Marine Link
Thursday, March 23, 2017

Oil Continues Downward Spiral

December 9, 2014

The latest report from the U.S. Energy Information Administration presents several key findings, including:

•    North Sea Brent crude oil spot prices fell by more than 15% in November, declining from $85/barrel (bbl) on November 3 to $72/bbl on November 28.  Monthly average Brent crude oil prices have declined 29% from their 2014 high of $112/bbl in June to an average of $79/bbl in November, the lowest monthly average since September 2010.  The November price decline reflects continued growth in U.S. tight oil production along with weakening outlooks for the global economy and oil demand growth.

•    The current values of futures and options contracts suggest high uncertainty in the price outlook (Market Prices and Uncertainty Report).  WTI futures contracts for March 2015 delivery, traded during the five-day period ending December 4, averaged $67/bbl.  Implied volatility averaged 32%, establishing the lower and upper limits of the 95% confidence interval for the market's expectations of monthly average WTI prices in March 2015 at $51/bbl and $89/bbl, respectively.  Last year at this time, WTI for March 2014 delivery averaged $96/bbl and implied volatility averaged 19%.  The corresponding lower and upper limits of the 95% confidence interval were $82/bbl and $112/bbl.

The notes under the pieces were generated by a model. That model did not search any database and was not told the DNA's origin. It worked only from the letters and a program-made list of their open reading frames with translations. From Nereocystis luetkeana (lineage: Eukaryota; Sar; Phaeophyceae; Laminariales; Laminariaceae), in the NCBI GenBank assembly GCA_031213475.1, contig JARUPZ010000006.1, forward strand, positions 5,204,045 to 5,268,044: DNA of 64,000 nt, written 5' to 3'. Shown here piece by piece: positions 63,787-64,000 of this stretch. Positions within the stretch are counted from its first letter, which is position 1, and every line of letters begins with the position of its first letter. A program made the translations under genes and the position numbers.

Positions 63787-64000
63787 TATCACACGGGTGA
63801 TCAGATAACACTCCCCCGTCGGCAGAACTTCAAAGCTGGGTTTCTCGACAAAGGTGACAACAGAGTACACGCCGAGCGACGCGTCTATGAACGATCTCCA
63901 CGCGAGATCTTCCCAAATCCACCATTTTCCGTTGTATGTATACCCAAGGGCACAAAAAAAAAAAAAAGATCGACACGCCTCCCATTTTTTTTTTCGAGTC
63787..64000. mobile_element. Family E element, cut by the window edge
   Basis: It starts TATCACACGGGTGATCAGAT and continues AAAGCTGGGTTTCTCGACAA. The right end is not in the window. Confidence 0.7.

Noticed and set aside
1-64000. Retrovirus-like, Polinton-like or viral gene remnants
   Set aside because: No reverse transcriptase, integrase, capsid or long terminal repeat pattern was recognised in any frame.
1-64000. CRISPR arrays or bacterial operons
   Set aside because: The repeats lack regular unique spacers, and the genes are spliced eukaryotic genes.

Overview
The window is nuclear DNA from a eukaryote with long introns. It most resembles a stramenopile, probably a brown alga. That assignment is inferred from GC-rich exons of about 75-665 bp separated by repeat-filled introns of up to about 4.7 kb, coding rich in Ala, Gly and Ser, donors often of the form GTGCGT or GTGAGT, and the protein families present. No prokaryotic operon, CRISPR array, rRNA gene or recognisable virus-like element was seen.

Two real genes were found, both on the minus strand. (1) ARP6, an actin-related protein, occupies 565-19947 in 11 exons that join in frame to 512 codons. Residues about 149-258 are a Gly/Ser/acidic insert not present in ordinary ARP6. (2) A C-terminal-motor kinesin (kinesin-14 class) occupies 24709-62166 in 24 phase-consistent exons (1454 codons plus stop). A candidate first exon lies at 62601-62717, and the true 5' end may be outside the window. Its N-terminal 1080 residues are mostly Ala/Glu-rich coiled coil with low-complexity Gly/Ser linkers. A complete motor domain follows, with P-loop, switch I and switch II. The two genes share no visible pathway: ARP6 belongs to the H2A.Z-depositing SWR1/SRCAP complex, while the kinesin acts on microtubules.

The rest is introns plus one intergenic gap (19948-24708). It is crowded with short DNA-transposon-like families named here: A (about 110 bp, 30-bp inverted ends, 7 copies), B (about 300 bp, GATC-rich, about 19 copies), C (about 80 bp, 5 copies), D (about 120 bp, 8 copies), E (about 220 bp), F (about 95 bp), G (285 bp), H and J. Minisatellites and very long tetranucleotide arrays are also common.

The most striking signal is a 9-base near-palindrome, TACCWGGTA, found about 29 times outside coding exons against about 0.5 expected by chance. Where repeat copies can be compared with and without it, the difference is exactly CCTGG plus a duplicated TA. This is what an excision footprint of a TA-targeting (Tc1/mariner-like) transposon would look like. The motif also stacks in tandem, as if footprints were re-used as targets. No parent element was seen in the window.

•    Total U.S. crude oil production averaged an estimated 9.0 million barrels per day (bbl/d) in November.  Projected total crude oil production averages 9.3 million bbl/d in 2015, a reduction of 0.1 million bbl/d from last month's STEO. 

•    Natural gas working inventories on November 28 totaled 3.41 trillion cubic feet (Tcf), 0.23 Tcf (6%) below the level at the same time a year ago and 0.37 Tcf (10%) below the previous five-year average (2009-13).  Despite the lower stocks at the start of this winter's heating season, EIA expects the Henry Hub natural gas spot price to average $3.98/million British thermal units (MMBtu) this winter compared with $4.53/MMBtu last winter, reflecting both lower expected heating demand and higher natural gas production this winter.


http://www.eia.gov/forecasts/steo/
 

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